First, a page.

Senate Republicans hit Sen. Jon Tester over Veterans Affairs nominee in new web ...

Senate Republicans hit Sen. Jon Tester over Veterans Affairs nominee in new web ...
Senate Republicans hit Sen. Jon Tester over Veterans Affairs nominee in new web ...

The National Republican Senatorial Committee released a new ad Wednesday attacking Tester for airing charges that sunk 's nomination of Ronny Jackson for Veterans Affairs Secretary.

draws from a rally President held last weekend in Michigan, during which he thundered against Tester for "throwing out things that he's heard" about Jackson.

"What Jon Tester did to this man is a disgrace," says in a portion of the speech cut for the ad. also called for Tester to resign during a part of the speech not featured in the ad.

" is right: it's time for Jon Tester to go," a narrator declares at the end of the ad.

The NRSC said the ad "will target voters statewide online and come as part of a significant investment from the committee."

The Tester campaign did not immediately respond to a request for comment. A Democratic aide responded to the ad saying that "it's laughable to think that Senate Republicans are going to be able to litigate this issue."

"What Montanans are learning and seeing and watching about this is Sen. Tester doing his job, making sure that someone who could be dangerous and harmful to veterans is not in position where he could hurt them," the aide said.

It's the latest salvo in what has become a heated fight between Tester, , and Senate Republicans, who view his Senate seat -- in a state won by 20 points in 2016 -- as one of the prime pick-up opportunities of the 2018 cycle.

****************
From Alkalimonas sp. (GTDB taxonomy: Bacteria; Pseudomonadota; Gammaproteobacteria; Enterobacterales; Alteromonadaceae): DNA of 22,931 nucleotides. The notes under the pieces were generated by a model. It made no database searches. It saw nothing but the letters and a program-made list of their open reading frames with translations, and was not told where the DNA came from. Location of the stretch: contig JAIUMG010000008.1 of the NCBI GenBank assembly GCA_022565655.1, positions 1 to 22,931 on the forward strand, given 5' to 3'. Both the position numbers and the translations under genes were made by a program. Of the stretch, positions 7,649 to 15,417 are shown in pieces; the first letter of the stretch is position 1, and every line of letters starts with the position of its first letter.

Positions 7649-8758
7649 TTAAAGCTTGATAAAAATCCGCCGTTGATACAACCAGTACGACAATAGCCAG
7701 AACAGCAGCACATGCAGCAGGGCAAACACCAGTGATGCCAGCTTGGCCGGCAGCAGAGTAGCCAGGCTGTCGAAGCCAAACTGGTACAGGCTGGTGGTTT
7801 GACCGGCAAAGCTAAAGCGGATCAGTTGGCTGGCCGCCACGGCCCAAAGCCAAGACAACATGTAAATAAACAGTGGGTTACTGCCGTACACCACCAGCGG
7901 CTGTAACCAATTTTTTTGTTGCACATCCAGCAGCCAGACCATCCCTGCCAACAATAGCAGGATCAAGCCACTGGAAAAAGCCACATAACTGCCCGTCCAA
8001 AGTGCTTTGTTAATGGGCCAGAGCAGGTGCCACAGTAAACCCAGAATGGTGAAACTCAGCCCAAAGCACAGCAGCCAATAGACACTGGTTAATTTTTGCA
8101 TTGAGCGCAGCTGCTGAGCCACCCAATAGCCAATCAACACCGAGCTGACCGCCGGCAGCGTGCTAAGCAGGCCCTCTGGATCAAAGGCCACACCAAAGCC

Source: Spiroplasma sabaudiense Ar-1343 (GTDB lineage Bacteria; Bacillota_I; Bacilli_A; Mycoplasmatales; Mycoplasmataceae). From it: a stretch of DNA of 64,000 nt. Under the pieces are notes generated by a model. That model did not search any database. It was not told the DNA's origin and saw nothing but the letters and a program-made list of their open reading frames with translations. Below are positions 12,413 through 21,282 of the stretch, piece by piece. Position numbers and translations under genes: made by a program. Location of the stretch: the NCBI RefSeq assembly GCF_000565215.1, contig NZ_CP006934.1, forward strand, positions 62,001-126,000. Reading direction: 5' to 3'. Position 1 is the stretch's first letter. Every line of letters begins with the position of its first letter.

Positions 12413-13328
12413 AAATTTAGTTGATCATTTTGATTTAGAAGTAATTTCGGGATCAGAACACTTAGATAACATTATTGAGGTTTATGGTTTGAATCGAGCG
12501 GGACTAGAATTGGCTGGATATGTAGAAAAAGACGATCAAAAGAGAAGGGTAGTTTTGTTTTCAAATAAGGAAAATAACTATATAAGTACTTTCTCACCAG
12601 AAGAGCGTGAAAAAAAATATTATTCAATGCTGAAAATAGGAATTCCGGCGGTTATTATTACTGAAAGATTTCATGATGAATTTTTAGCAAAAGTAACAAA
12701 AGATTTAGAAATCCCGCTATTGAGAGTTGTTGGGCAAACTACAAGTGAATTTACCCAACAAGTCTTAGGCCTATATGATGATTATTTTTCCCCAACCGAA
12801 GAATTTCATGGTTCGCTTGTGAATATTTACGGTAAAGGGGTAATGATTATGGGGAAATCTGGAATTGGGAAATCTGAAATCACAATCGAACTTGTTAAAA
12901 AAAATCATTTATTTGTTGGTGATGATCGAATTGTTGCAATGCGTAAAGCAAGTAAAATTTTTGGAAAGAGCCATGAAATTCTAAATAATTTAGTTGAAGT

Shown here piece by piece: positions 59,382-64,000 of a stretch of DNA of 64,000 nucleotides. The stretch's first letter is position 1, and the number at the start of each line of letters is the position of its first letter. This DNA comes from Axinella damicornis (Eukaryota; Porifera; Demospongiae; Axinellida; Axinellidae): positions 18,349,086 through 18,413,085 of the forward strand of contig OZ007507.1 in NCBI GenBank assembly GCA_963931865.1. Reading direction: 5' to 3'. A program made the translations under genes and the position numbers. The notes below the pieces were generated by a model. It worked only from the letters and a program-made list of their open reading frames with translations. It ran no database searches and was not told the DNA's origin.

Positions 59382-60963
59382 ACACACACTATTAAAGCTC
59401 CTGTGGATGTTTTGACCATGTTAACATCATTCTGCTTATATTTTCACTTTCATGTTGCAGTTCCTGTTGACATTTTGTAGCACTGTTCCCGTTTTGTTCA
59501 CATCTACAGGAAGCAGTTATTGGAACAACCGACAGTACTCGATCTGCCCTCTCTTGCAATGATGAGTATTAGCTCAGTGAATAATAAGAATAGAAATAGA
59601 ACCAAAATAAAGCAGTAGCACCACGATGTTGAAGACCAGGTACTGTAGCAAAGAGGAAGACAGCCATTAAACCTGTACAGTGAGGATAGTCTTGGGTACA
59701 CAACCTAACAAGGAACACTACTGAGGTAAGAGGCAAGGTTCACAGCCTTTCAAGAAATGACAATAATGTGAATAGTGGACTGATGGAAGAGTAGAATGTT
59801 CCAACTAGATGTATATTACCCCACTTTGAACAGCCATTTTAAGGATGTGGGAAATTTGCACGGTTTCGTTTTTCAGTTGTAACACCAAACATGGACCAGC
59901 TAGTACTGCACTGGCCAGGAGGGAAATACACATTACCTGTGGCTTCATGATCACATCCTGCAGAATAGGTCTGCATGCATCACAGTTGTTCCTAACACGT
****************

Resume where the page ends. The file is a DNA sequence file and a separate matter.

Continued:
Still, not all Republicans are on board with the attacks. Sen. Johnny Isakson, a Georgia Republican who chairs the Senate Veterans' Affairs Committee, declined to hit Tester, the top Democrat on the committee, for his role in the nomination fight.

"I'm not in the critiquing business," Isakson told Capitol Hill reporters Monday night.

Isakson defended Tester's decision to publicly release the allegations against Jackson, saying that "every senator has the right to exercise their options" and "that's the way it should be."
The feud began when Jackson's nomination for VA secretary fell apart last week, in part because of a series of allegations against Jackson, related to inappropriate workplace conduct and over-prescription, that Tester's office released last week. Jackson has denied the allegations.
began attacking Tester in a of that covered Jackson's nomination as well as other issues like .

The Montana senate race is shaping up to be among the most competitive contests of the midterm elections. Already, super PACs from both sides have spent more than $1.5 million in the race.

The robust Republican senate primary there features three candidates -- Matt Rosendale, Troy Downing, and Russell Fagg -- who have hugged closely in their bid for a shot to take on Tester in the fall.

Tester had a strong first quarter of fundraising, besting the combined haul of his three potential opponents with more than $2 million

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